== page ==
A small signature from a little-known subject on an unusual cover. But John Gagliardi is the winningest college football coach in history. Nothing small about that. Got it back in 6 days.
Got this one back in 7 days, from one of the greatest players in NBA history. I thought this was a pretty cool cover, very representative of the era (1970s) in which it was published. Sent this one to the Memphis Grizzlies office.
About the time I sent this one out, Tony LaRussa got arrested for DUI during spring training. Worried I wouldn't get it back, but I did. His signature is real scratchy. I could make a joke here but I won't.
Herschel Walker was one of my favorite players as a kid. A guy that big who was that fast? He ran track, tried out for the US Bobsledding team, and had a crazy workout program that didn't utilize weights. I couldn't understand his Southern accent when I was young, but after going to school in Texas, I can say I'm fluent in drawl. This was a great signature, too bad part of it runs onto the address label.
Mine was officially the first return from Gene Banks registered on sportscollectors.net, but according to another article I read on him, he receives autograph requests for this cover at least once a week. A very elegant signature, and he added his nickname - Tinkerbell, along with symbols (bells?).
March 19th was a good day for me, as this was the third issue I received back that day. I figured the chances were better of getting Lonnie Smith to sign than Robin Yount.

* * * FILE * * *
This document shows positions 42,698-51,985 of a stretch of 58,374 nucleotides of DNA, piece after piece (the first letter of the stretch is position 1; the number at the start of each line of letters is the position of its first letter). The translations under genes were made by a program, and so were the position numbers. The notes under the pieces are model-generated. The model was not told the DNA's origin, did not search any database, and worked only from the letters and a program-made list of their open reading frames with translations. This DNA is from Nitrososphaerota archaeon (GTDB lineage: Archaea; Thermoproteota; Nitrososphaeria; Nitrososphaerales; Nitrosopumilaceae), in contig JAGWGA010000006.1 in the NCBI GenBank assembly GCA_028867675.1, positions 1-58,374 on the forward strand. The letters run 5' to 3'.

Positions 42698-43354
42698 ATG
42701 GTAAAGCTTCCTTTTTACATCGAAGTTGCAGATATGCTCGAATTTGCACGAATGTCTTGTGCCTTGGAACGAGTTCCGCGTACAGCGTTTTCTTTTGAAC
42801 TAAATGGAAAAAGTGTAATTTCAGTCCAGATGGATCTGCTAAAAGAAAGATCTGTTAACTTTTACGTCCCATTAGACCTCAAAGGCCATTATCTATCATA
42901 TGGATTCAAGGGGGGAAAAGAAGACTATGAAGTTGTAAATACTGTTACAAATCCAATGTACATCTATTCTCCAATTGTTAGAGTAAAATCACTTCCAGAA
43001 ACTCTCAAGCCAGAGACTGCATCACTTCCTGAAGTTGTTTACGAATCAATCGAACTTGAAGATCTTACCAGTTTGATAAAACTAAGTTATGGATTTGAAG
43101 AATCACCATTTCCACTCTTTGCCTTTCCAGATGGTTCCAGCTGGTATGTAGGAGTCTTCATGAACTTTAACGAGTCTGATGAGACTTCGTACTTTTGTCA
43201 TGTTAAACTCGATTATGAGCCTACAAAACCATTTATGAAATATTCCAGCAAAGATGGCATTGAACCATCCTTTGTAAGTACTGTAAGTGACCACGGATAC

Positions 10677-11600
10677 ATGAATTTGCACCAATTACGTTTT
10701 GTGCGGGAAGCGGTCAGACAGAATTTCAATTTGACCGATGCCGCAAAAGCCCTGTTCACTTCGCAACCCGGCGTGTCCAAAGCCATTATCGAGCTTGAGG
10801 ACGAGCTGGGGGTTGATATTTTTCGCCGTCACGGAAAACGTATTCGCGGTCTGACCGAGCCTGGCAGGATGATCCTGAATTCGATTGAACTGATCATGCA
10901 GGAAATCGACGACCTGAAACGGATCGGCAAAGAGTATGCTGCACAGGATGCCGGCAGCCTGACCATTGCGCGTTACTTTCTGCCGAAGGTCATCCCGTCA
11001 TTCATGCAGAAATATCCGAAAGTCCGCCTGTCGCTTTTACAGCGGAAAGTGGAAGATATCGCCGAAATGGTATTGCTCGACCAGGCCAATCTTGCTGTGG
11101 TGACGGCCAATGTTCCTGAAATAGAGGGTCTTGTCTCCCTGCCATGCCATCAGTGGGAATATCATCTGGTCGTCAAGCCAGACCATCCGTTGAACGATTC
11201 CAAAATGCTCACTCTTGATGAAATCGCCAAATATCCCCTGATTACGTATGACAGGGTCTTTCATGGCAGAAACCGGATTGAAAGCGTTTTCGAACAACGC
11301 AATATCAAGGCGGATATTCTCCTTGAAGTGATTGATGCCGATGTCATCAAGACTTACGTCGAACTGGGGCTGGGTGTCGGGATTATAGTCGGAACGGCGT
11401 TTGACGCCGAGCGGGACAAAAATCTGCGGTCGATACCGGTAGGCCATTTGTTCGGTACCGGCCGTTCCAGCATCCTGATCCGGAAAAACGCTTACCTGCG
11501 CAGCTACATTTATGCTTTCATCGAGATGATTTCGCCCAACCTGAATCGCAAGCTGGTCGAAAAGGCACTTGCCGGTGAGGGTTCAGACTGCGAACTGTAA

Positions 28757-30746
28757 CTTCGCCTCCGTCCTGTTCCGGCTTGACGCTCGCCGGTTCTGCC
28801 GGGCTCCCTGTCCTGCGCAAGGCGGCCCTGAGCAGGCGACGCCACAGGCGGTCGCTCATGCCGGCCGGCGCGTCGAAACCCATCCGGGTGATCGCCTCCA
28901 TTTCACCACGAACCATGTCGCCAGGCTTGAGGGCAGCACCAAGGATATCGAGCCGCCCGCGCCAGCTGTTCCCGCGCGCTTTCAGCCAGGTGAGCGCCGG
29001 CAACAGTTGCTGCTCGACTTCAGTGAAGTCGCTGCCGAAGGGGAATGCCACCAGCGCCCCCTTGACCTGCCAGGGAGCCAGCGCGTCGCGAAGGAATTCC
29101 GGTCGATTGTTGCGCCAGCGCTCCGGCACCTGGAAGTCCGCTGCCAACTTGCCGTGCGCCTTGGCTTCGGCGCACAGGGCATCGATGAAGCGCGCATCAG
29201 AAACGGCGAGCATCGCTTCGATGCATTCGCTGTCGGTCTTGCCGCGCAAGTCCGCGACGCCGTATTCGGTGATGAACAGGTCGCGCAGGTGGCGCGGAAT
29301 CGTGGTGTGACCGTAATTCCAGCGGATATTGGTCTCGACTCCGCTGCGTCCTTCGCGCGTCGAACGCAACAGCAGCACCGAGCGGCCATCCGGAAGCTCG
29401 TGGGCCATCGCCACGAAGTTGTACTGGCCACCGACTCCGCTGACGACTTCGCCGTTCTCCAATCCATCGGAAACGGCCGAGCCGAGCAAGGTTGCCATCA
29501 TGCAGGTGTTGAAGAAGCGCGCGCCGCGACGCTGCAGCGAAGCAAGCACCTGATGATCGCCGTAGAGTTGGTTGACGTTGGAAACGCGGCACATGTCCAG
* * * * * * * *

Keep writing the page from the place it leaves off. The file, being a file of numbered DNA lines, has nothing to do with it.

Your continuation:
This one is probably my favorite piece in terms of visual impact. First of all, you have one of the greatest hockey players in history skating through the rink in a great action shot. Then you have the red white and blue colors, and his matching blue autograph against the white background of the ice. Just looks so fresh and clean. Guy is one of the best signers in the hockey hall of fame. I got this one for my boss, who grew up in Montreal during Guy's hey day. I had to get Canadian stamps for the return envelope, so I went through quite a bit of trouble, but it was worth it. My boss was pretty excited to receive this. Guy also ended up signing the inside of the magazine where his article appears. That was pretty unique too.
This is a great dual cover. I later ended up meeting Charles White, but I didn't have this piece with me so I unfortunately missed the opportunity to get the second autograph on this cover. Billy Sims has a bbq joint in Oklahoma, and I've read others getting back free drink coupons along with their signature request, but I didn't get one. I guess I live too far away.
Two in a row for the big dudes. This one was sent in care of the PGA Tour, who do an excellent job of forwarding mail to the players if you don't have their home addresses. This is one of the few covers not signed in Sharpie pen, which is the standard pen used for signing flats.